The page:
As Congress considers a sweeping overhaul of immigration, many lawmakers say they are deeply concerned that providing a pathway to citizenship for the estimated 11 million immigrants living illegally in the United States would mean only more illegal immigration. They blame the amnesty that President Ronald Reagan approved in 1986 for the human wave that followed, and they fear a repeat if Congress rewards lawbreakers and creates an incentive for more immigrants to sneak across the border.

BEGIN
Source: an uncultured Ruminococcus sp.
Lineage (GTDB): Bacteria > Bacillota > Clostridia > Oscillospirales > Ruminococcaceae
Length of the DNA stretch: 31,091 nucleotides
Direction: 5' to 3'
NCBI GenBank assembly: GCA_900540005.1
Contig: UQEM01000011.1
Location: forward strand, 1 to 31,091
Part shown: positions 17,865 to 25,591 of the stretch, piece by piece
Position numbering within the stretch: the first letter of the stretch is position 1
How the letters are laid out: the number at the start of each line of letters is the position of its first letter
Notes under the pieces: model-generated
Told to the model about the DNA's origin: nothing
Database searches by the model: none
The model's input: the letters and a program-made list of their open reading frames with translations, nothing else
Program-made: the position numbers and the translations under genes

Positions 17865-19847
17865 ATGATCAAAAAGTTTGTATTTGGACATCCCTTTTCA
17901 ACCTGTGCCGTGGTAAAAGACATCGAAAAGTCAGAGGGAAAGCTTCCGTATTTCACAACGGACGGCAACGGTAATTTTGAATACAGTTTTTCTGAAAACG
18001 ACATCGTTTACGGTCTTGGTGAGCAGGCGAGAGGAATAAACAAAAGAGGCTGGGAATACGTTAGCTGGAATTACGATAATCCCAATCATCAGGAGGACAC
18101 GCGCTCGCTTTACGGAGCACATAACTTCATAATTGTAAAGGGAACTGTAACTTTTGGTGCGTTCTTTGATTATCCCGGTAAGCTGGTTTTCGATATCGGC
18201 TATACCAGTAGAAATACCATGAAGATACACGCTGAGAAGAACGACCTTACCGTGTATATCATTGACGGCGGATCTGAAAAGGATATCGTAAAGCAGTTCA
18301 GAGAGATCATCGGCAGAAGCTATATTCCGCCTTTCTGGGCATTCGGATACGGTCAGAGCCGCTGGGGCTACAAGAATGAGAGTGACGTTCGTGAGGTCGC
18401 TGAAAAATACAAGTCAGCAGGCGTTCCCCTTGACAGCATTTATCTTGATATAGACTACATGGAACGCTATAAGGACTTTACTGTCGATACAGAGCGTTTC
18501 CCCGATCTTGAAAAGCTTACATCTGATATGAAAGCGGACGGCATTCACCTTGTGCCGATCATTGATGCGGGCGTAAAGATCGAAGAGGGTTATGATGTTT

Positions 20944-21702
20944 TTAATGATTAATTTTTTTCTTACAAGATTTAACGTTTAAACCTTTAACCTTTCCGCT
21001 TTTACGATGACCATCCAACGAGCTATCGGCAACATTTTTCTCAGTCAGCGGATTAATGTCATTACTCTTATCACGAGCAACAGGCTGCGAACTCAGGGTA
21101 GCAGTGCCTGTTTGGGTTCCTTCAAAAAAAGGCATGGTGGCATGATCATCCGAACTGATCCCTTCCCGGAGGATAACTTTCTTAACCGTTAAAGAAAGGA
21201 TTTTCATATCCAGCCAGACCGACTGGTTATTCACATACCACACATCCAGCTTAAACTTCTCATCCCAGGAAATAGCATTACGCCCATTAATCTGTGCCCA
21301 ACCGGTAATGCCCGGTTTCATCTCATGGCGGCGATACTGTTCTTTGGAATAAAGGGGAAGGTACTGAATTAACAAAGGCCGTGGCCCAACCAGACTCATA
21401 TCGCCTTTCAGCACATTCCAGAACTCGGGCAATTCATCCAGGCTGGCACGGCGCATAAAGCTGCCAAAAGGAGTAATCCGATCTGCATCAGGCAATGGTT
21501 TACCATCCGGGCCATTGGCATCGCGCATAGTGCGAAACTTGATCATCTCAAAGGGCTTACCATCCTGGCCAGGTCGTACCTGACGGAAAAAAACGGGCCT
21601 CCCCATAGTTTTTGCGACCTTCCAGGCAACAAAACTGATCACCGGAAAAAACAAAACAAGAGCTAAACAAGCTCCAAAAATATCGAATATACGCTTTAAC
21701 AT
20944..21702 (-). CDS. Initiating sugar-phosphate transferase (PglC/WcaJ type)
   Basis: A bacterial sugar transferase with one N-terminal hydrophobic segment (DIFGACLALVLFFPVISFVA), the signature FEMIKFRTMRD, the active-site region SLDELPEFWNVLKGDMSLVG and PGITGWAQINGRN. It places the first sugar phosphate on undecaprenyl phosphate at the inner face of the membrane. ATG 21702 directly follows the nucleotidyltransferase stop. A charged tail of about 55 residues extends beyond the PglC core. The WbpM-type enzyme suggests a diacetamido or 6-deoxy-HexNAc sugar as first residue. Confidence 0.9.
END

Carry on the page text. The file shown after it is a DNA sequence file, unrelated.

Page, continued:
But past experience and current trends in both Mexico and the United States suggest that legalization would not lead to a sudden flood of illegal immigration on the scale of what occurred after 1986. Long-running surveys of migrants from Mexico found that work, not the potential to gain legal status, was the main cause of increased border crossings in the 1990s and 2000s. And as Mr. Saldivar points out, times have changed. The American economy is no longer flush with jobs. The border is more secure than ever. And in Mexico the birthrate has fallen precipitously, while the people who left years ago have already sent their immediate relatives across, or started American families of their own.